Date of Award:

1992

Document Type:

Thesis

Degree Name:

Master of Science (MS)

Department:

Psychology

Advisor/Chair:

Keith T. Checketts

Abstract

The purpose of this study was to examine the relationship between gender and depression as a function of sex roles. Four hundred twenty subjects were recruited from two introductory psychology courses at Utah State University. Subjects completed the Bem Sex-Role Inventory (BSRI) and the Beck Depression Inventory (BDI).

A difference was found in the rate of depression between females and males that exceeds the generally accepted 2:1 ratio. There was a female to male ratio of approximately 4:1 in the group of subjects who indicated a high level of depression on the Beck Depression Inventory.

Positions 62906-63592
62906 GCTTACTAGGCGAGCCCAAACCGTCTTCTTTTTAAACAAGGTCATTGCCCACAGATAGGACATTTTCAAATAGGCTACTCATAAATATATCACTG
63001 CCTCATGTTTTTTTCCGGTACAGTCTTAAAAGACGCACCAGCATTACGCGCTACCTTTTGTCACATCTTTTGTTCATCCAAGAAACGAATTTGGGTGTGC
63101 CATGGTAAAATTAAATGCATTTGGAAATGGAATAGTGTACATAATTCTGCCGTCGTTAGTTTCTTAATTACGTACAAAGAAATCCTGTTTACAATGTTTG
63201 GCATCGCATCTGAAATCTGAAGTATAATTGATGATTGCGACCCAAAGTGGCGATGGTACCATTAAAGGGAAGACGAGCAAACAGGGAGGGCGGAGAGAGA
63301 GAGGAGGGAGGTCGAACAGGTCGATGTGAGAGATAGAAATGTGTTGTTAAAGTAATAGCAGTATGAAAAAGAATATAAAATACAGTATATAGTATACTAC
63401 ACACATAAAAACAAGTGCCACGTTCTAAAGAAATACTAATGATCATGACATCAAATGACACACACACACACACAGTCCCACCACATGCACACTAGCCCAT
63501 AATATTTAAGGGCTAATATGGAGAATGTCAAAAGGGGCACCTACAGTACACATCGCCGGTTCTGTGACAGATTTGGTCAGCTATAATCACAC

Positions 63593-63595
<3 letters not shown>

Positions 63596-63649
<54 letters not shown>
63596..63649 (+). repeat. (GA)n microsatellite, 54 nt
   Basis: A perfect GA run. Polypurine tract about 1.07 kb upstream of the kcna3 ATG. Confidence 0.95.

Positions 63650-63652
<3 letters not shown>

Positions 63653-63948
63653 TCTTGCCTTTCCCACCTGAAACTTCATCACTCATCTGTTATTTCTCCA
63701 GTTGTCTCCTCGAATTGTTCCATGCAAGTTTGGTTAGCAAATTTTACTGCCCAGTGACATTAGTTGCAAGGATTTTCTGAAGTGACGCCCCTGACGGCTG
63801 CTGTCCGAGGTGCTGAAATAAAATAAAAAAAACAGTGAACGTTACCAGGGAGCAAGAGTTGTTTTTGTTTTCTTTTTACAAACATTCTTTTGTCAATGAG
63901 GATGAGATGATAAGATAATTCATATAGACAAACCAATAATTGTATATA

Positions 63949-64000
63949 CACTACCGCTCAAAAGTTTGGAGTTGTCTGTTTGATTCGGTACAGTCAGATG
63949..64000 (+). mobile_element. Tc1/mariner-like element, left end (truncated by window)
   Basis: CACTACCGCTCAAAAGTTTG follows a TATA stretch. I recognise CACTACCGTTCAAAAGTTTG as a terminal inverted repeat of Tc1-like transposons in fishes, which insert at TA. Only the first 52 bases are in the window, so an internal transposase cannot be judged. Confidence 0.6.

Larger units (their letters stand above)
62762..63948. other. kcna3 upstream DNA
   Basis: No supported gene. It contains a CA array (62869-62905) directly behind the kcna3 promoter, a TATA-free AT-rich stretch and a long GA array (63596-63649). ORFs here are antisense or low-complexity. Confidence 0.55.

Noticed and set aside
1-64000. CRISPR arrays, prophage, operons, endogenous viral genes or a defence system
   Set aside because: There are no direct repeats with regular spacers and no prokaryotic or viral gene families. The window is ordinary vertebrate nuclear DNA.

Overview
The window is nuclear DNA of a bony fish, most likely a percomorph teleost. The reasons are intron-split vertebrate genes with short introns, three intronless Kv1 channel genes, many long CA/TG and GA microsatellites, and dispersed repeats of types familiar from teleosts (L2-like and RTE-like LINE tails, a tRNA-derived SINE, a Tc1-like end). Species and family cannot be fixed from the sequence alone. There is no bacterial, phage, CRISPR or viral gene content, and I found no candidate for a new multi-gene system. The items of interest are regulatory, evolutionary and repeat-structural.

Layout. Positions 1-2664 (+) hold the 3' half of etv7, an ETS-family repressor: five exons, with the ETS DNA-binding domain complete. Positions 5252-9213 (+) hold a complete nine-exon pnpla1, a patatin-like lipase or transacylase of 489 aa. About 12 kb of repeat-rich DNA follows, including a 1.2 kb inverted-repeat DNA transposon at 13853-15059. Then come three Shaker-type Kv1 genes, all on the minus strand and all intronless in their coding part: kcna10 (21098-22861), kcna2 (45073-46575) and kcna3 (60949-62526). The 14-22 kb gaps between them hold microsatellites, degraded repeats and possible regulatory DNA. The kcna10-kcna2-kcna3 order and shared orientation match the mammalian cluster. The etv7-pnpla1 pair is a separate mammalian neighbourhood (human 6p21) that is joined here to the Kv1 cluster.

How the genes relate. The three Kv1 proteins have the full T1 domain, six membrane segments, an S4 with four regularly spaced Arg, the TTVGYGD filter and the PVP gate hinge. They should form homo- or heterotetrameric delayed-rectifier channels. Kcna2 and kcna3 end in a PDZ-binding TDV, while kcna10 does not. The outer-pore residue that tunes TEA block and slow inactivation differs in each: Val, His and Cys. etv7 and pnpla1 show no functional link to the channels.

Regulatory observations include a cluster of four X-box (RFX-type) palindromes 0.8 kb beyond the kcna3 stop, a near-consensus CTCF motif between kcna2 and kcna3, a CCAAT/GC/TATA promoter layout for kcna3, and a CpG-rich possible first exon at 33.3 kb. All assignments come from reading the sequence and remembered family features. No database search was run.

Multiple Regression Analysis was computed to examine the relationship between the dependent variable (BDI scores) and the independent variables (BSRI Masculinity scale, Femininity scale, and four factors of the BSRI). Factors indicating nurturing, independence, and activity were negatively correlated with depression. The Masculinity scale was positively correlated with depression.

These findings contradict the theory that being feminine contributes to the higher incidence of depression among females. The results suggest that people with more active, independent, and nurturing personality traits are less inclined to be depressed.

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Psychology Commons

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